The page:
John Ortberg Resigns from Menlo Church. Church says there’s no evidence of misconduct

John Ortberg, renowned Christian author and speaker, has resigned as pastor of Menlo Church, a megachurch congregation outside of San Francisco. His resignation becomes effective Sunday, August 2.

“I have considered my 17 years as pastor here to be the greatest joy I’ve had in ministry,” Ortberg remarked in a statement. “But this has been a difficult time for parents, volunteers, staff, and others, and I believe that the unity needed for Menlo to flourish will be best served by my leaving.”

In November, Ortberg was placed on leave after it came to the knowledge of Menlo Church elders that he allowed a volunteer who had revealed about being attracted to children to work with kids at the church and in the community.

Ortberg had initially learned of the volunteer’s admission in July 2018. He did not let other church leaders or the youth sports team know that the volunteer coached. Church leaders had no knowledge of his actions until Daniel Lavery, Ortberg’s son, sent an email blowing the whistle.

Investigation

The elder Ortberg returned to the pulpit this spring after the elders employed a lawyer to conduct an inquiry into the matter.

However, controversy at the church broke out again after Lavery disclosed that the volunteer in question was his younger brother and the pastor’s youngest son. This is a fact that had been withheld from the congregation.

Lavery, former friends of the Ortberg family, and other critics of the decision have requested that the pastor step down.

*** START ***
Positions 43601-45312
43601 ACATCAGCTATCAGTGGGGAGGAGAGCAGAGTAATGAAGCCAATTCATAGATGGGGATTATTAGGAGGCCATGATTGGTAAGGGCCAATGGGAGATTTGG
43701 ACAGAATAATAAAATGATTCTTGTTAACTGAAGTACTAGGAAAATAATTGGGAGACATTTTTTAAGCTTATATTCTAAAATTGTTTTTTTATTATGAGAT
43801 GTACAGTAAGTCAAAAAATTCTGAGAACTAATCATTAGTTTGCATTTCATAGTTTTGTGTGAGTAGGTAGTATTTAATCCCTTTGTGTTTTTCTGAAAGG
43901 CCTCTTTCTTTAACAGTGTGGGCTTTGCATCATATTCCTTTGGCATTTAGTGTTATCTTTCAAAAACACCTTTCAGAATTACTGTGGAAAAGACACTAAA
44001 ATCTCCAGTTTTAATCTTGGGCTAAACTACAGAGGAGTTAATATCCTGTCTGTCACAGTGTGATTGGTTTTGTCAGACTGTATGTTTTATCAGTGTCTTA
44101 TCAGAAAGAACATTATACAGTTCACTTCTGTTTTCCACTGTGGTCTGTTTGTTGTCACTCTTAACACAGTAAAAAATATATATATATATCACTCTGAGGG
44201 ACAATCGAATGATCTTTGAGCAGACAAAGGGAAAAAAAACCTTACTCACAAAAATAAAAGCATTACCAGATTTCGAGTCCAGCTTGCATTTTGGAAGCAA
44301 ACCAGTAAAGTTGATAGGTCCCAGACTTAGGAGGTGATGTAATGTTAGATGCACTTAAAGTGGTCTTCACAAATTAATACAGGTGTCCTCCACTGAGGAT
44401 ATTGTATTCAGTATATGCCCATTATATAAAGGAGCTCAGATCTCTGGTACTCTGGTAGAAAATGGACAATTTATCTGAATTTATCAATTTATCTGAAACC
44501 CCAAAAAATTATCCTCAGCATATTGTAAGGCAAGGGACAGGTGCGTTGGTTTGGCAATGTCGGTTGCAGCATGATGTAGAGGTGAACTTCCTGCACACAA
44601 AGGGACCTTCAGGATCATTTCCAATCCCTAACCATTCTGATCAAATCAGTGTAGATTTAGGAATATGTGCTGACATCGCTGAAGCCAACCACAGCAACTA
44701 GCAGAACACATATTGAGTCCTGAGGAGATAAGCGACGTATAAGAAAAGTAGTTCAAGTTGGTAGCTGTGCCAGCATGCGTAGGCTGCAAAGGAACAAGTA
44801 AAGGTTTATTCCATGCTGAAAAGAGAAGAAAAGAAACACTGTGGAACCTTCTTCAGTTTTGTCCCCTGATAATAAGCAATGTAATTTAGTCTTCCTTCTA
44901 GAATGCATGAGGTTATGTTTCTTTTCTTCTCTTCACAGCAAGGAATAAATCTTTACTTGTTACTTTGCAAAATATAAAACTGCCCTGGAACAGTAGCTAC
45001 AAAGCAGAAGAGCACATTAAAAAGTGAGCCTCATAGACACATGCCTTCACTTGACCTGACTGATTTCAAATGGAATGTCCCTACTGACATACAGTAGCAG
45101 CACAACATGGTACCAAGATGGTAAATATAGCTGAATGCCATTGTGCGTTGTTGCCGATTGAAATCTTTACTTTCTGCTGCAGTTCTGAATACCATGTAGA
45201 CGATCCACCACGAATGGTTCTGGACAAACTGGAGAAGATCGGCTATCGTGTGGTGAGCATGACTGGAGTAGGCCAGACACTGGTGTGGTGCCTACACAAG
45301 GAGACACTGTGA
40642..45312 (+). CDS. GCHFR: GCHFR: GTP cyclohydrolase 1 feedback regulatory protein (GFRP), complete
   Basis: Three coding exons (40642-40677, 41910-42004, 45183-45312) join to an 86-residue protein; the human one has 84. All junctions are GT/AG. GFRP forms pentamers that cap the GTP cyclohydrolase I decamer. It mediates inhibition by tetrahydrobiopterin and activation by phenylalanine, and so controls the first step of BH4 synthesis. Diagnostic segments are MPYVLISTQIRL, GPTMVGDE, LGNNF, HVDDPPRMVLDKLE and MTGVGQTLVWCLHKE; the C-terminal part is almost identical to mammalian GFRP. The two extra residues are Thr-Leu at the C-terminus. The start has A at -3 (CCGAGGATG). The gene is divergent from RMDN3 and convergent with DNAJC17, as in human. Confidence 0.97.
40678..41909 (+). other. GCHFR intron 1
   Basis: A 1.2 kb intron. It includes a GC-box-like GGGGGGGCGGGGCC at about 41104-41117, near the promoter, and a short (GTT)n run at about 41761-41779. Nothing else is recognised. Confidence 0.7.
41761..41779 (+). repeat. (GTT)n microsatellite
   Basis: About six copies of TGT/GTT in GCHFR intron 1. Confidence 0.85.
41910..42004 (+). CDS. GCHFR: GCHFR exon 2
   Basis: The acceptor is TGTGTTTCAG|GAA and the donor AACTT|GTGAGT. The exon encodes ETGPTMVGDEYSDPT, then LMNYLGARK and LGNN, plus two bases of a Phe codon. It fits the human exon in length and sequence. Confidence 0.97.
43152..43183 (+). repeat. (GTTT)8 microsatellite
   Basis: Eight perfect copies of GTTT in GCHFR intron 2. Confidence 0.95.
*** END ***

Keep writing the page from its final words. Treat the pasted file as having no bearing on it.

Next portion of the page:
Issue of misconduct

Questions were also raised about the inquiry into possible misconduct, as the lawyer the church hired did not talk to parents or to any children or youth who the volunteer had worked with.

No allegations of misconduct on the part of Ortberg’s youngest son have been made.

Betrayal of trust

Earlier this month, a spokesman for the church’s elders informed Religion News Service that their pastor had betrayed the trust of church members and leaders. Rebuilding that trust would be intricate if Ortberg remained as pastor, the elders said in the July 29 statement declaring his resignation.

They also said the church is presently organizing a new, more extensive investigation.

“Our decision stems from a collective desire for healing and discernment focused on three primary areas,” the elders remarked in a statement.

“First, John’s poor judgment has resulted in pain and broken trust among many parents, youth, volunteers, and staff. Second, the extended time period required to complete the new investigation and rebuild trust will significantly delay our ability to pursue Menlo’s mission with the unity of spirit and purpose we believe God calls us to. Third, in this coming season John needs to focus on healing and reconciliation within his own family.”

Better judgment

On Ortberg’s ultimate days as pastor, he will address the congregation during an online service this weekend. He has served as Menlo’s pastor for 17 years. Prior to that, he was a teaching pastor at Willow Creek Community Church near Chicago.

In his statement, Ortberg recounts that he regretted “not having served our church with better judgment.”

“Extensive conversations I had with my youngest son gave no evidence of risk of harm, and feedback from others about his impact was consistently positive,” he said. “However, for my part, I did not balance my responsibilities as a father with my responsibilities as a leader.”

John Ortberg, 63, presented his resignation to the church’s elders this week. The decision to end his call as pastor has to be approved at the church’s annual meeting, now scheduled for August 30.

A transitional pastor expected

In consultation with denominational officials, church elders intend to bring on a transitional pastor. They also plan to add new elder at the forthcoming congregational meeting.

“The Elder Board acknowledges that it is ultimately accountable for creating an environment of trust and mutual respect which has been sorely tested these last few months,” according to the statement. “We feel called to provide stability to Menlo Church in this time of significant transition but are working to add new and diverse voices on the board.”

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